I watched this while eating my breakfast inspected by the U.S. Department of Agriculture and took my drugs which have been determined safe by the U.S. Food and Drug Administration.
At the appropriate time, as regulated by the U.S. Congress and kept accurate by the National Institute of Standards and Technology and the U.S. Naval Observatory, I get into my National Highway Traffic Safety Administration approved automobile and set out to work on the roads build by the local, state, and federal Departments of Transportation, possibly stopping to purchase additional fuel regulated by the Environmental Protection Agency, using legal tender issued by the Federal Reserve Bank. I stopped by to deposit the mail I have to send out via the U.S. Postal Service.
After spending another day not being maimed or killed at work thanks to the workplace regulations imposed by the Department of Labor and the Occupational Safety and Health administration, enjoying another two meals which again do not kill me because of the USDA, I drive my NHTSA car back home on the DOT roads, to my house which has not burned down in my absence because of the state and local building codes and Fire Marshal's inspection, and which has not been plundered of all its valuables thanks to the local police department.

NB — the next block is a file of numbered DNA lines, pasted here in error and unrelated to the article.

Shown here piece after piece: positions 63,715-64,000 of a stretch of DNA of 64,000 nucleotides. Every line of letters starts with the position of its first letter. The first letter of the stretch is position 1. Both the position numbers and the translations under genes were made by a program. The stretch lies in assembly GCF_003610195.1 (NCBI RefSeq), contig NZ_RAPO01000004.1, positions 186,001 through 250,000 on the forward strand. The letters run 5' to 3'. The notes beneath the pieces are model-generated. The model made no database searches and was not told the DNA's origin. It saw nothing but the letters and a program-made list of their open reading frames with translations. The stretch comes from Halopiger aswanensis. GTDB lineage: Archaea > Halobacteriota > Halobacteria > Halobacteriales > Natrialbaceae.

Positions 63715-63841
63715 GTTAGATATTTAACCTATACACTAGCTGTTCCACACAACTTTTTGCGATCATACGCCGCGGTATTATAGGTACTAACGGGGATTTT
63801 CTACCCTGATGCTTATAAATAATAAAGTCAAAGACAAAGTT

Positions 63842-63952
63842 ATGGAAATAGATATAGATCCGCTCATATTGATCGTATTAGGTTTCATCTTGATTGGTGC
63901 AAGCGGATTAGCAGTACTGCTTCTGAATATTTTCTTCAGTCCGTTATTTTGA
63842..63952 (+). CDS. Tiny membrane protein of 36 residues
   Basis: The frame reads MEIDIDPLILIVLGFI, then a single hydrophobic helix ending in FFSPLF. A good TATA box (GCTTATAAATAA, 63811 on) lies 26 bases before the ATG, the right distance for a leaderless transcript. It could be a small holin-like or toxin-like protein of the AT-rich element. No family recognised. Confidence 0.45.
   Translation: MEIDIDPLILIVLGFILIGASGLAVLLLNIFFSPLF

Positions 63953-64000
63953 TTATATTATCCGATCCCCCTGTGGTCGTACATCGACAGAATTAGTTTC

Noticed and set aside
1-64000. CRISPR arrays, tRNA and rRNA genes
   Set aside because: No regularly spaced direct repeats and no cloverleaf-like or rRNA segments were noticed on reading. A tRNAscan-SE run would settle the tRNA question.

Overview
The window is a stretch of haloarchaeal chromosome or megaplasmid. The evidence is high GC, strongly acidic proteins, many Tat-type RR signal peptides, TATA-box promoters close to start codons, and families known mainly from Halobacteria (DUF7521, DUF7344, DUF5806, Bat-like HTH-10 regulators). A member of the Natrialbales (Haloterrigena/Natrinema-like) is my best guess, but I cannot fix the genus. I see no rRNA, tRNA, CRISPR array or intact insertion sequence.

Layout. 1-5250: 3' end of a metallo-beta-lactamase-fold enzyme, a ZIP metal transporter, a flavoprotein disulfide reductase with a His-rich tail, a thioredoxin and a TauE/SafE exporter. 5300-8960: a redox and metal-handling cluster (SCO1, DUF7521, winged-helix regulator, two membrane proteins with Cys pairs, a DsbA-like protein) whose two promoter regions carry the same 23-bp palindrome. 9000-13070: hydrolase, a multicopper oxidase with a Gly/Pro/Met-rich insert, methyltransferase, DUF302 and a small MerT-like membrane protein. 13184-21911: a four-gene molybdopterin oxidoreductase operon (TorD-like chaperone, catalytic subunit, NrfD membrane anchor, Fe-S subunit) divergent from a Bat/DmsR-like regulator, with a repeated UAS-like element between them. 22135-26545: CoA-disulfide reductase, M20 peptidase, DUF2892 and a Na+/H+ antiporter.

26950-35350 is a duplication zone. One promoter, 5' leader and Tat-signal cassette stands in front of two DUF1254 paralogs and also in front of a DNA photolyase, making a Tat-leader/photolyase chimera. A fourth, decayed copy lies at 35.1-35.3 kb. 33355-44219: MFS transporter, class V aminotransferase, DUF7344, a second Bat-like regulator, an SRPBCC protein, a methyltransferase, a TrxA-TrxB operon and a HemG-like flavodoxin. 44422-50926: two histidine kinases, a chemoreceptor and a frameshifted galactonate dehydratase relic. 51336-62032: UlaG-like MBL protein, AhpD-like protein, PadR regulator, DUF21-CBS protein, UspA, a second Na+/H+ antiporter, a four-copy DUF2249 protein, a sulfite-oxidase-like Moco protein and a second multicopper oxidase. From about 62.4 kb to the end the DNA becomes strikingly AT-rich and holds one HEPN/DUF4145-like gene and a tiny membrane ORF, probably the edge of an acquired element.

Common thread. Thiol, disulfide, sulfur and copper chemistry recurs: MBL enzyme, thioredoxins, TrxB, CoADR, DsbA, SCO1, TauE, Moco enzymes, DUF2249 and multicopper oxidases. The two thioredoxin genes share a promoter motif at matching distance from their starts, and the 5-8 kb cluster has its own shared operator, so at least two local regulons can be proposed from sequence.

And then I log on to the internet -- which was developed by the Defense Advanced Research Projects Administration -- and post on Freerepublic.com and Fox News forums (yeah right) about how SOCIALISM in medicine is BAD because the government can't do anything right.
By Steve Dean
Friday, March 12, 2010
This article reminded just how hard Washington politics are. I mean, here we are, pointing fingers on the president, and forgetting that he is just the face...the real culprits are on Capitol Hill.
Those are the ones people should be worrying about.